As her older sister’s wedding begins, Keiko struggles to cope with a level of society she has never prepared for. Raised a peasant, Keiko is now a member of nobility. Despite that, she longs for the simplicity of her rural peasant life but her family’s choices mean that Keiko will never go home again.
Worse, everyone at the wedding assumes that Keiko will marry her future brother-in-law, Ammad, despite Keiko’s fascination with the visiting Lady Tamami.
Following the Trail is a sweet romance where cruel gossip and sheer determination create a trail to a new life that promises everything Keiko could ever want.
Following the Trail
By Meyari McFarland
7. Dark Garden
The garden was silent, cool, and mysterious. Keiko carefully picked her way along the trail, following the lantern that Lady Tamami carried. She hadn’t expected to actually walk deep into the garden but now that they were out of the heat and noise, Keiko didn’t want to go back.
She could smell moss and dusty ferns. Tiny brooks babbled through the garden, tumbling over carefully placed rocks and scampering under tiny bridges. Earlier in the day, Keiko had assumed that the garden was tiny, especially in comparison to Breding Manor but now, following Lady Tamami, it unfurled like a spring fern, revealing tiny glade after little lawn after winding trail.
“It’s huge,” Keiko whispered and then ducked her head at the amused look Lady Tamami threw over her shoulder. “I feel like we could encounter a kitsune at any moment.”
“I certainly hope not,” Lady Tamami said with a shudder for that thought. “I have enough trouble with that old man Waseem.”
“Really?” Keiko asked. “He seemed quite reasonable.”
“He’s a matchmaker,” Lady Tamami said as though that was comparable to being a murderer. “Every time I see the man he’s pushing me at some eligible young thing. Threatened to stab him if he keeps it up.”
Keiko laughed despite herself. “I think Mother would approve of you. When she was young she chased one suitor off by firing arrows at him. Hit him in the thigh. He still walks with a limp.”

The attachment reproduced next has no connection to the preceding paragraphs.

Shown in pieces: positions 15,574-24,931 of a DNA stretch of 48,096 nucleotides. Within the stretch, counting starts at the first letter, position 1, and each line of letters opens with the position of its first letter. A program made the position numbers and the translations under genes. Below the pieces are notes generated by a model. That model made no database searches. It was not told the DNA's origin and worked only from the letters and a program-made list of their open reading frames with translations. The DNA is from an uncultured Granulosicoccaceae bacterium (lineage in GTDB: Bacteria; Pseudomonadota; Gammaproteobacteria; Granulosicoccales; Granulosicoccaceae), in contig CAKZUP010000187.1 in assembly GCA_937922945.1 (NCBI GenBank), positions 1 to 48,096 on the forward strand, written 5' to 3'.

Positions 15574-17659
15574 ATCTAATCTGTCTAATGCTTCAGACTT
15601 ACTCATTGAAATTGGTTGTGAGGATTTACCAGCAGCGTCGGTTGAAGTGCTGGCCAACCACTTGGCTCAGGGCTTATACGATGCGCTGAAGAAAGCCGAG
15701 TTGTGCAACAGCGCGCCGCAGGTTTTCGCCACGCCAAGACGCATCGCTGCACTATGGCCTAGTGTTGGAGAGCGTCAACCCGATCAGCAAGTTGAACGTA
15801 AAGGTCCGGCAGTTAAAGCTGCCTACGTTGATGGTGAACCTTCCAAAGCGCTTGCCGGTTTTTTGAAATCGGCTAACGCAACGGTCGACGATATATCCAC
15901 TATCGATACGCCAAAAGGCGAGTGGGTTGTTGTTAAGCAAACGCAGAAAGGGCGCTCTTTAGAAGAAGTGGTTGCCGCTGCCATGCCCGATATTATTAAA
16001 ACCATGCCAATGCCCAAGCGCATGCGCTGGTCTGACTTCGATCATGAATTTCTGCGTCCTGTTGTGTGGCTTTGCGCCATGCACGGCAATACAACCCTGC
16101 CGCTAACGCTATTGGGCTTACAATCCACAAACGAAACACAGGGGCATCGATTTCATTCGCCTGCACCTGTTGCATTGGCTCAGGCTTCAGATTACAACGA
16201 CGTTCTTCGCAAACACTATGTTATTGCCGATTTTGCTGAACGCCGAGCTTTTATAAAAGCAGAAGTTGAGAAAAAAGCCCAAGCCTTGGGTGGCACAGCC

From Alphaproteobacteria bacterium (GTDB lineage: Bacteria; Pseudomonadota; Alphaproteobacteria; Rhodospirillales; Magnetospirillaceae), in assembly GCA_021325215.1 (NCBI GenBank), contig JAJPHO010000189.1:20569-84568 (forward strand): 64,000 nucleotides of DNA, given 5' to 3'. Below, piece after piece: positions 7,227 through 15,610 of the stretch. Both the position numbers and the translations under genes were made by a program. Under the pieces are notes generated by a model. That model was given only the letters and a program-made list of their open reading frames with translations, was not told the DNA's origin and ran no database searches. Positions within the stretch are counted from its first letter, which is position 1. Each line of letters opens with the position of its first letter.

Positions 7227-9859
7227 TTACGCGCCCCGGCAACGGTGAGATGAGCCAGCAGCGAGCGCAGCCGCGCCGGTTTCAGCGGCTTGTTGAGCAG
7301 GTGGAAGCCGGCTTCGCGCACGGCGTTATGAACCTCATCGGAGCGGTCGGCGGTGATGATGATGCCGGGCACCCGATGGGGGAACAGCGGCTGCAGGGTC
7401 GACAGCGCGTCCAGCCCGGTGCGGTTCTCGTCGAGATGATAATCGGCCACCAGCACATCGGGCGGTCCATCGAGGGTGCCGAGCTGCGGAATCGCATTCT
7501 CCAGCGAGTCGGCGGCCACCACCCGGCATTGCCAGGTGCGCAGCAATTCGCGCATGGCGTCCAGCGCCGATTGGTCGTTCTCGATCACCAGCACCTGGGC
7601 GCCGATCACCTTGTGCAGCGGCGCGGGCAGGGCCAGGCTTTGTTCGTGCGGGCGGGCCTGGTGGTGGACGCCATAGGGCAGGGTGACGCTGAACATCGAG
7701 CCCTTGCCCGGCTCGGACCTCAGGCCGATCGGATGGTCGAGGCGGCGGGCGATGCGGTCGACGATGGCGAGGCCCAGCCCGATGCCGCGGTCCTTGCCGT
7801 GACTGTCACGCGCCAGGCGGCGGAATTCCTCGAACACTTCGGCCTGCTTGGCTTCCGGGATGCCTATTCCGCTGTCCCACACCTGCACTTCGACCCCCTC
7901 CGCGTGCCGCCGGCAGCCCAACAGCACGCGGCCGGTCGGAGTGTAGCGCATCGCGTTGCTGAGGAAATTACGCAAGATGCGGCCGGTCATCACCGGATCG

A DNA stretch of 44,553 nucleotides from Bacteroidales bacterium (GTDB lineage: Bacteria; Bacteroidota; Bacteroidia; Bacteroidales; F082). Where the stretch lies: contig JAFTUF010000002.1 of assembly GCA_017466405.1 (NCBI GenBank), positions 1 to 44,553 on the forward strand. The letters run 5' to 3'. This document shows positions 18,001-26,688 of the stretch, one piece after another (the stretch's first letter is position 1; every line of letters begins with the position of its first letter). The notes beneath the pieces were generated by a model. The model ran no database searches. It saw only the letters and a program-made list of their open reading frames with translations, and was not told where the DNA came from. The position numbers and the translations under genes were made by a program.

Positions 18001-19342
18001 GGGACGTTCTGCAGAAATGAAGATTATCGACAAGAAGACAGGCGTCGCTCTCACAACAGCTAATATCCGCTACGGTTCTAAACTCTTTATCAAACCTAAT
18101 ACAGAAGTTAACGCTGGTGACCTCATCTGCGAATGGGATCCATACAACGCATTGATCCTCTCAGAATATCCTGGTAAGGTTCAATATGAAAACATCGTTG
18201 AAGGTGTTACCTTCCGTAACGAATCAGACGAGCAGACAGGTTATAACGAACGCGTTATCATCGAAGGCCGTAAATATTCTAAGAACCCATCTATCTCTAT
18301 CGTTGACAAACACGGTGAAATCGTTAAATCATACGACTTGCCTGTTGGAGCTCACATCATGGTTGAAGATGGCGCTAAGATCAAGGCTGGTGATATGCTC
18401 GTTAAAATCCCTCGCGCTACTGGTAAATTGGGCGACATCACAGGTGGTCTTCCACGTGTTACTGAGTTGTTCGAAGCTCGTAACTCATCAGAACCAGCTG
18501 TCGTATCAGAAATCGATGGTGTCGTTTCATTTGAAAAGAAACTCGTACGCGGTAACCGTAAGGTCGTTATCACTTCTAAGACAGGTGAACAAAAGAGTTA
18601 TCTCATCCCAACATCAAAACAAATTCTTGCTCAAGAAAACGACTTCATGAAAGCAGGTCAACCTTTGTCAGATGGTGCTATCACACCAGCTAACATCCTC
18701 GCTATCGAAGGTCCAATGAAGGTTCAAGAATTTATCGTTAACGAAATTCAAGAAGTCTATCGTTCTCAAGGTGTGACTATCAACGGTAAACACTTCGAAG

Lady Tamami’s laughter echoed through the little glade they’d entered. It was high enough that when Keiko looked back at Breding Manor, she could see right over the top of it to the town below and the sound beyond. The moon shown down over them all, transforming the dark shadows into silvery outlines of trees and shrubs. In the village she could see the peaks of rooftops and beyond, the gentle waves of the sound sparkled like the stars overhead.
“It’s beautiful,” Keiko whispered, one hand over her beating heart.
“It is,” Lady Tamami agreed, her voice low and throaty. “Didn’t expect that. Rina’s always on me to build gardens behind Metchosin Manor but there’s just no room. Might work if we did it this way.”
“Terraces do make a difference,” Keiko agreed.
They stood together, looking out over the night. It was quiet, still. Comfortable. Keiko blinked and then frowned. She hadn’t been comfortable in so long. When was the last time she truly felt at peace with the world and herself?
Not since Father’s accident, certainly. He was always in such pain that Keiko worried endlessly about him. And truly, not for a while before that, too. Boys from the neighboring villages had started following Keiko about when she was thirteen, far too young for marriage. Nothing she’d been able to do made a difference. But that was life. It was just how things worked. Wasn’t it?
Keiko glanced at Lady Tamami. She probably never felt the anxiety that haunted Keiko. Lady Tamami was a warrior, quite obviously, and a powerful and successful Lady. Her eyes lingered for a moment too long. Lady Tamami caught the glance, turned and frowned at her.
“Did I say something wrong?” Lady Tamami asked. “You look distressed.”
“I am sorry,” Keiko sighed. “I get anxious at times. This is all so new and unfamiliar. I will be very glad to go home.”
“I thought that your parents were considering staying,” Lady Tamami said more slowly. “So that your father could get better treatment for his burns.”